Evergrande started to falter under the new "three red lines" imposed on developers in a state crackdown in August 2020 -- forcing the group to offload properties at increasingly steep discounts.

© 2021 AFP

©2021 GPlusMedia Inc.

12 Comments
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Beginning of the end for companies that grew and thrived on cheap money.

1 ( +2 / -1 )

This seems like the three red lines actually working as intended, preventing real estate firms from borrowing into [further] oblivion.

I don't have much sympathy for companies in general, but especially those that went under by overborrowing, especially when those funds are wasted.

2 ( +3 / -1 )

The top echalons of the CCP are the smartest, most forward looking capitalists in the world. Apartments and condos are for people to live in, not for capitalists to speculate with.

Marx's basic analysis can't even be overcome by the smartest capitalists but the CCP will make the 'good times' (relatively speaking) last longer than Western Europe, North America and Japan were able to manage.

-4 ( +1 / -5 )

The company is massively over leveraged and should collapse under the weight of its unsustainable debts but it is “too big to fail” the CCP/Chinese government can not allow it to fail as the economic fallout and contagion throughout the economy would be too damaging to its grip on power. There are thousands of “ghost castles” throughout China, the problems in the property development sector are not limited just to one company and the system of local government/land ownership is a major cause of the problem which the CCP dare not acknowledge.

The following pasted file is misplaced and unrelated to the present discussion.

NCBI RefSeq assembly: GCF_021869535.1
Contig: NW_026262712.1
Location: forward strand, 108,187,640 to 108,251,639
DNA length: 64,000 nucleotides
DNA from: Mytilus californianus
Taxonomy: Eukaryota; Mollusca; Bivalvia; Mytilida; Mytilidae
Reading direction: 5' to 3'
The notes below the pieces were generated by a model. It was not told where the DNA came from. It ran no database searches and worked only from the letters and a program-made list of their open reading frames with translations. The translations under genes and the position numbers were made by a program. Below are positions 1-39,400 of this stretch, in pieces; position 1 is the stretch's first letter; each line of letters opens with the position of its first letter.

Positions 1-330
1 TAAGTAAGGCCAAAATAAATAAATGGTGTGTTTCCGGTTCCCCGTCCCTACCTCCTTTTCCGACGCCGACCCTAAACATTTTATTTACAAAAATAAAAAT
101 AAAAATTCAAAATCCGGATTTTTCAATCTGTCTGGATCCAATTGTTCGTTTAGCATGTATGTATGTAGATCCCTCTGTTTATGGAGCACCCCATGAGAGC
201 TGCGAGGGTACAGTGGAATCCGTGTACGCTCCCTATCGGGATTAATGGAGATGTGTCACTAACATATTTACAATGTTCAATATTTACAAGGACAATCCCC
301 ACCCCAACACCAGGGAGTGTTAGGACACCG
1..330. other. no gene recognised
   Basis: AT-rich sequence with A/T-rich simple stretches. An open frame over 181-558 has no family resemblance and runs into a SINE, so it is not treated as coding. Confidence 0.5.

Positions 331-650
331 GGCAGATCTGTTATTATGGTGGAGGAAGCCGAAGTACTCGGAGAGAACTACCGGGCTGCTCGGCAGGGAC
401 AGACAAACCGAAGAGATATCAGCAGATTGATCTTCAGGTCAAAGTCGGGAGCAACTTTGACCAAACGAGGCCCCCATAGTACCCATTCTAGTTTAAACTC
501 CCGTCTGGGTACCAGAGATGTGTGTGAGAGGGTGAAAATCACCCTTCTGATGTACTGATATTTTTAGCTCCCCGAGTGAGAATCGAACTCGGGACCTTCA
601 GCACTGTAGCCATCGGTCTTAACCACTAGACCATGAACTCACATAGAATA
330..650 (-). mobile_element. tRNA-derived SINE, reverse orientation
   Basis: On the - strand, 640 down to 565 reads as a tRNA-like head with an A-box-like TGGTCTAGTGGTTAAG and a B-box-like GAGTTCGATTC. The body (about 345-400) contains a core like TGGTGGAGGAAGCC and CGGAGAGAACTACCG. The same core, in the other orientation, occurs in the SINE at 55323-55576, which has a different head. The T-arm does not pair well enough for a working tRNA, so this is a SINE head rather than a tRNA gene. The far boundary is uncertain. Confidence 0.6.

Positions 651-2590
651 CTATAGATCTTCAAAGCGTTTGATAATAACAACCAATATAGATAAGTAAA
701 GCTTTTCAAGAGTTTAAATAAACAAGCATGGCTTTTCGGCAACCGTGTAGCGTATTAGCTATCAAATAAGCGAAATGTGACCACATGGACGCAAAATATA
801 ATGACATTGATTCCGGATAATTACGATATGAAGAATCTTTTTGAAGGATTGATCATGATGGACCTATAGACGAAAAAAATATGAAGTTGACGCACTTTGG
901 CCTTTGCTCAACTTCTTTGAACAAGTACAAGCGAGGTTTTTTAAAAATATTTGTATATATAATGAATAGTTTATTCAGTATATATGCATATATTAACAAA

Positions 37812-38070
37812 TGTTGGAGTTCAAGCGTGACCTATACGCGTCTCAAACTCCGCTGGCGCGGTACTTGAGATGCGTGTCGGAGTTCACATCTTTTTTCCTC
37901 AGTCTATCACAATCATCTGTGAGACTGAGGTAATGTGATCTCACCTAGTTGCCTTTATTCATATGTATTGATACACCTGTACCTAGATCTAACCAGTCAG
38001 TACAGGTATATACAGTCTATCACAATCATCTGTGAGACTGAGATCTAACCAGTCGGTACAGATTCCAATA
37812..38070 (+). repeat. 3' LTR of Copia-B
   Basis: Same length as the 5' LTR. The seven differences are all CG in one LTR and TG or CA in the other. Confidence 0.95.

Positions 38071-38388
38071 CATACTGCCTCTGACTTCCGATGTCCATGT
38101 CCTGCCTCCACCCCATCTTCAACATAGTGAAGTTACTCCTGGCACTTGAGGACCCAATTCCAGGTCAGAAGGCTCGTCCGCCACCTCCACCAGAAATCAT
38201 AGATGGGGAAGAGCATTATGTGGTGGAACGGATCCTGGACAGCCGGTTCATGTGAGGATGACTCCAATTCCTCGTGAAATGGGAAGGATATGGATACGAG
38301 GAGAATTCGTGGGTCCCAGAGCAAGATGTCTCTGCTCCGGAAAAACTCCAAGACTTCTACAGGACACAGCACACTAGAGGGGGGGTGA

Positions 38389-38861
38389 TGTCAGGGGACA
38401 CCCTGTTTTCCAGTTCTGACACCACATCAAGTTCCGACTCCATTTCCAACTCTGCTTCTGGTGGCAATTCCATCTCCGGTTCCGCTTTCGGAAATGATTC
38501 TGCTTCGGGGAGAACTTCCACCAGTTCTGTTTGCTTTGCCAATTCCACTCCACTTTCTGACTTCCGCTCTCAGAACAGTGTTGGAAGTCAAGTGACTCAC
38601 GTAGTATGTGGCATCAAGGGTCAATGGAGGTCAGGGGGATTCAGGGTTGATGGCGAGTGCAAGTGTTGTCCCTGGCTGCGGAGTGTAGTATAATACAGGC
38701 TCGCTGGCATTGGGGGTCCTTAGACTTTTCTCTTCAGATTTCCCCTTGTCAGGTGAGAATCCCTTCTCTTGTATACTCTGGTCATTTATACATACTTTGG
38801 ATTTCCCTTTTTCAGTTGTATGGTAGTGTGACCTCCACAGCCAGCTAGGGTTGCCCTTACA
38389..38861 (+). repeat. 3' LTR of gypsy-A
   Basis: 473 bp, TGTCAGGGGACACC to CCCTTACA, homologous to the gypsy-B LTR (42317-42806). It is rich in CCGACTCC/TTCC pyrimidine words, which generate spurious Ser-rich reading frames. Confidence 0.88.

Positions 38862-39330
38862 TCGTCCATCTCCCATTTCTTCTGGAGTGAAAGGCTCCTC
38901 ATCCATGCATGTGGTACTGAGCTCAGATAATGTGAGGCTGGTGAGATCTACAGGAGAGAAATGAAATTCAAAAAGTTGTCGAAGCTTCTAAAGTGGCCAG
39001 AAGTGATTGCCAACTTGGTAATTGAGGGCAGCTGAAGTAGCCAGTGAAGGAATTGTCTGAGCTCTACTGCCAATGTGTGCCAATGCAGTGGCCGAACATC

4 ( +4 / -0 )

The metrics on good investment are the same globally. A lazy belief that the Chinese state will simply prop up any large company, so you can ignore endless red flags on excessive debt, is a sign of poor judgement or arrogant greed.

Washington may condemn every Chinese company as a puppet of the state for their own political reasons, but Beijing has its own agenda. If it wants to reduce the lemming-like approach to Capitalism that some of its citizens have adopted, it will need to allow some companies to fail and some investors will lose their shirts. It will manage this as best it can, and Western investors are likely to be amongst the fall guys.

No matter how big the trough, investors should still do their homework before plunging their snout in it. If due diligence is not possible (and in China it often is not), be aware that you are not investing, but gambling. There is a difference.

2 ( +2 / -0 )

Beginning of the end for companies that grew and thrived on cheap money.

This is your standard real estate bubble. For a few years the Chinese government was pumping a ton of cheap money into the system to keep up employment.

I don't have much sympathy for companies in general, but especially those that went under by overborrowing, especially when those funds are wasted.

And ofte tyme swich cursynge wrongfully retorneth agayn to hym that curseth, as a bryd that retorneth agayn to his owene nest. - Geoffrey Chaucer in The Parson's Tale, 1390.

In this context, the kung pao chickens are coming home to roost.

but the CCP will make the 'good times' (relatively speaking) last longer than Western Europe, North America and Japan were able to manage.

The CPC has enough money to bail out Evergrande, but we can argue that not allowing Evergrande to become insolvent and into liquidation will cause further troubles. If you only bail out Evergrande, then everyone else will expect a capital injection; and by the time things fall apart, you may not have the funds to deal with it.